Can Introverts Be Effective Leaders in the Workplace?

Lake Effects Blog

Tuesday, April 29, 2014

Many self-help books and corporate coaches extol the virtues of the extroverted personality as a desirable quality for business leaders. Bold, outspoken, and charismatic, the extrovert is the stereotypical CEO or board chair. However, recent studies and literature show that this may not necessarily be the only personality type capable of leadership. In fact, some studies suggest that up to 40% of executives have what could be called introverted personalities. Warren Buffett, Bill Gates,  and Google’s Larry Page are prominent examples of introverted leaders who have experienced great success.

Some of the traits that define an introvert can be considered strengths in the workplace. Introverts tend to be self-starters who constantly look for ways to improve. This can be inspiring to employees, as can the introvert’s preference for showing examples rather than simply instructing staff on how to properly accomplish a task. In addition, introverts are less likely to be micromanagers. An introvert in a leadership position is much more likely to allow creative employees to pursue their own ideas and try out new approaches, rather than wanting to impose their own will on projects as a more extroverted personality might.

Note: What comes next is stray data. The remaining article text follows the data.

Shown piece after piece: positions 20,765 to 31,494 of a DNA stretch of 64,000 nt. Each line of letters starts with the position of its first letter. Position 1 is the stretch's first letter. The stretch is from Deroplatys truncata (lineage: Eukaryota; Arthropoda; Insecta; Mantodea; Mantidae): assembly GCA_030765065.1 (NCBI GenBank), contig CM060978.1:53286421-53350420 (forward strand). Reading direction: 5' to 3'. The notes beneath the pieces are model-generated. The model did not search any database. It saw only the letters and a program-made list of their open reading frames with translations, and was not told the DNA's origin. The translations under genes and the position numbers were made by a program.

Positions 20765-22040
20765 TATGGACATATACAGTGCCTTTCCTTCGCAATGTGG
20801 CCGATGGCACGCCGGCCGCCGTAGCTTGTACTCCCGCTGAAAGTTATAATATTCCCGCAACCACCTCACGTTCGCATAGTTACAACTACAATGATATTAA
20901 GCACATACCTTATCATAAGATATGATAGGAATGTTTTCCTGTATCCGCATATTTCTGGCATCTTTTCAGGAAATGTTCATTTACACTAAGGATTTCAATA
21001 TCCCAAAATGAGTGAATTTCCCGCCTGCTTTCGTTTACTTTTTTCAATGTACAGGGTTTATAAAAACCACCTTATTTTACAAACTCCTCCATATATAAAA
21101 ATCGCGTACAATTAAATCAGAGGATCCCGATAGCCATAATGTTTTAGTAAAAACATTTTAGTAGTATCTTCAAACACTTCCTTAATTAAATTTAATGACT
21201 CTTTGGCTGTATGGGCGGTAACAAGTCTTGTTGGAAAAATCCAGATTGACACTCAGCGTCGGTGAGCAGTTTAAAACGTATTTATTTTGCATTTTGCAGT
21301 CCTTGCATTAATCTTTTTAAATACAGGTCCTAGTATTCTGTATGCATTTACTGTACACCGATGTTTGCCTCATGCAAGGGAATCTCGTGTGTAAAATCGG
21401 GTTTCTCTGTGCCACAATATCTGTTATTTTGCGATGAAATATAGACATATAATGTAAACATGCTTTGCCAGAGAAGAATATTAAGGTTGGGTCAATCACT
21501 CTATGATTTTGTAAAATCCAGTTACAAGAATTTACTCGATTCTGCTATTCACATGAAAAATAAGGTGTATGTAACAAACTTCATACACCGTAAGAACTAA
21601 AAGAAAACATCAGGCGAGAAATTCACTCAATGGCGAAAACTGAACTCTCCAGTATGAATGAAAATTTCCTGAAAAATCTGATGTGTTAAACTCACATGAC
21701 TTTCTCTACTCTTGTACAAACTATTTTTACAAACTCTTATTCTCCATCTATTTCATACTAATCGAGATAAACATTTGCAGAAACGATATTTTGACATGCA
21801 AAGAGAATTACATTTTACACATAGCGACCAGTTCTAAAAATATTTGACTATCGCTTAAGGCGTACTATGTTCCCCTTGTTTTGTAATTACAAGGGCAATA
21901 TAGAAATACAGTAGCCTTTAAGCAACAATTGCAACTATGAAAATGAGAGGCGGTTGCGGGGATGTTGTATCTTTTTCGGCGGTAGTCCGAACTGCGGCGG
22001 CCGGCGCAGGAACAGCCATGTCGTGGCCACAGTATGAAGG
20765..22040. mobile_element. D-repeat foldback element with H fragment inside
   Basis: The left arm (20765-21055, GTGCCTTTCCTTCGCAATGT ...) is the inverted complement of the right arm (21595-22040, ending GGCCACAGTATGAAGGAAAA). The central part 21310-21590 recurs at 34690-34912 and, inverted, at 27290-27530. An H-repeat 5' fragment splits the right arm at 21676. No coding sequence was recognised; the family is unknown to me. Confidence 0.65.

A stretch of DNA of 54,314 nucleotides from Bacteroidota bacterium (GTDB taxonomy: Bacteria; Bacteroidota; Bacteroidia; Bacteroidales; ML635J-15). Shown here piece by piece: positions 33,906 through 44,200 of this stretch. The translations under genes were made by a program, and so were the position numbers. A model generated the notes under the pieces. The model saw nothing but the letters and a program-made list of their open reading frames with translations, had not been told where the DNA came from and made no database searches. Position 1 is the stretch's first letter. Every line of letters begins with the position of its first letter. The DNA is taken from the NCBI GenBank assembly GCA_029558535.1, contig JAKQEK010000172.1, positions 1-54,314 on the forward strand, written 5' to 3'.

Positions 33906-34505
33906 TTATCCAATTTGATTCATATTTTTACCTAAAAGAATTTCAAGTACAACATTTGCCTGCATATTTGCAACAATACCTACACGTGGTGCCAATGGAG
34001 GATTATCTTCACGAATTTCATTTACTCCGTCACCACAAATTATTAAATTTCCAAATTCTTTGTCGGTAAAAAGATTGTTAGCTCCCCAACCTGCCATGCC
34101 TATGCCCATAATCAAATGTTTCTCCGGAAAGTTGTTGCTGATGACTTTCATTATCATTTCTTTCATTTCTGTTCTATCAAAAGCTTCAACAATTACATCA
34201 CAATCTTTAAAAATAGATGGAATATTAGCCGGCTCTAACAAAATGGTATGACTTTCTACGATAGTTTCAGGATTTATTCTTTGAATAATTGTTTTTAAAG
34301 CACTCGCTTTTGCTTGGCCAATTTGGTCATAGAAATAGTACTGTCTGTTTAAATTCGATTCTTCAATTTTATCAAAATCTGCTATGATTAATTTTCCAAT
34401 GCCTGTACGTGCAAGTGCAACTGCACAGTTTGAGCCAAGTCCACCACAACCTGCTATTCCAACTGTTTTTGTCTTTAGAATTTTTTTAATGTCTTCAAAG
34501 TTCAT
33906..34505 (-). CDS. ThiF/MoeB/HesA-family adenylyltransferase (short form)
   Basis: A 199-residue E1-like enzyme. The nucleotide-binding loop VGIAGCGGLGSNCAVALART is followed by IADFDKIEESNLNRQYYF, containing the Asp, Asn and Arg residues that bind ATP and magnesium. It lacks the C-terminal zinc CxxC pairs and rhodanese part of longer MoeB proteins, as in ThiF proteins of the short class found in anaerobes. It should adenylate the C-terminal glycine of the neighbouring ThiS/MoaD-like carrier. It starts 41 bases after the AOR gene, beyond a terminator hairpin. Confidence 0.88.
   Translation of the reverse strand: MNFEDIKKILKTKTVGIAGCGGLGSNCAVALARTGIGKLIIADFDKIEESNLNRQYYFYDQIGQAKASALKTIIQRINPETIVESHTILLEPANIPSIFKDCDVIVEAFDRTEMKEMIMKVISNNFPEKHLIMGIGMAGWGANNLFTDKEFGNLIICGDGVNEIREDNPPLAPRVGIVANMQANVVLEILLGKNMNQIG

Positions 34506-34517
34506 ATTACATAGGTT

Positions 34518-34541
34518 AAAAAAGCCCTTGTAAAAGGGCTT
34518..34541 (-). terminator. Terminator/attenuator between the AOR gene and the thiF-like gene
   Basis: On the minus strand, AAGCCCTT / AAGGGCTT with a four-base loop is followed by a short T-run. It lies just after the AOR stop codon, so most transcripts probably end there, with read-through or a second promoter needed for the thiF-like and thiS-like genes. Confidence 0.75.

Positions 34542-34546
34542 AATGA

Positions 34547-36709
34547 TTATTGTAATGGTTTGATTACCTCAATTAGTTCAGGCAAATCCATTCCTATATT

When it comes to leadership in a crisis, an introvert can be a valuable asset. Because they tend to present a calmer manner than extroverts, introverts are more likely not only to reassure staff, but to inspire a similar calmness in them as well. Introverts’ natural tendency to ruminate over important decisions and carefully weigh each variable can result in choices that are more measured and less impulsive. Introverts know how to focus on the big picture, an important requirement for any leader of a diverse workforce.

Introverts may not stand out in the traditional sense, but their strategic thinking and tendency to carefully prepare for challenges are traits that should be noticed and encouraged. In today’s highly competitive, global workplace, a diversity of leadership styles is needed; this is particularly true in the case of self-motivating intelligence workers used to collaborating in self-managing teams who may not respond well to an extroverted style of leadership. Every business that wants to make the most of its workforce should explore the leadership capabilities and qualifications of the introverts it employs.


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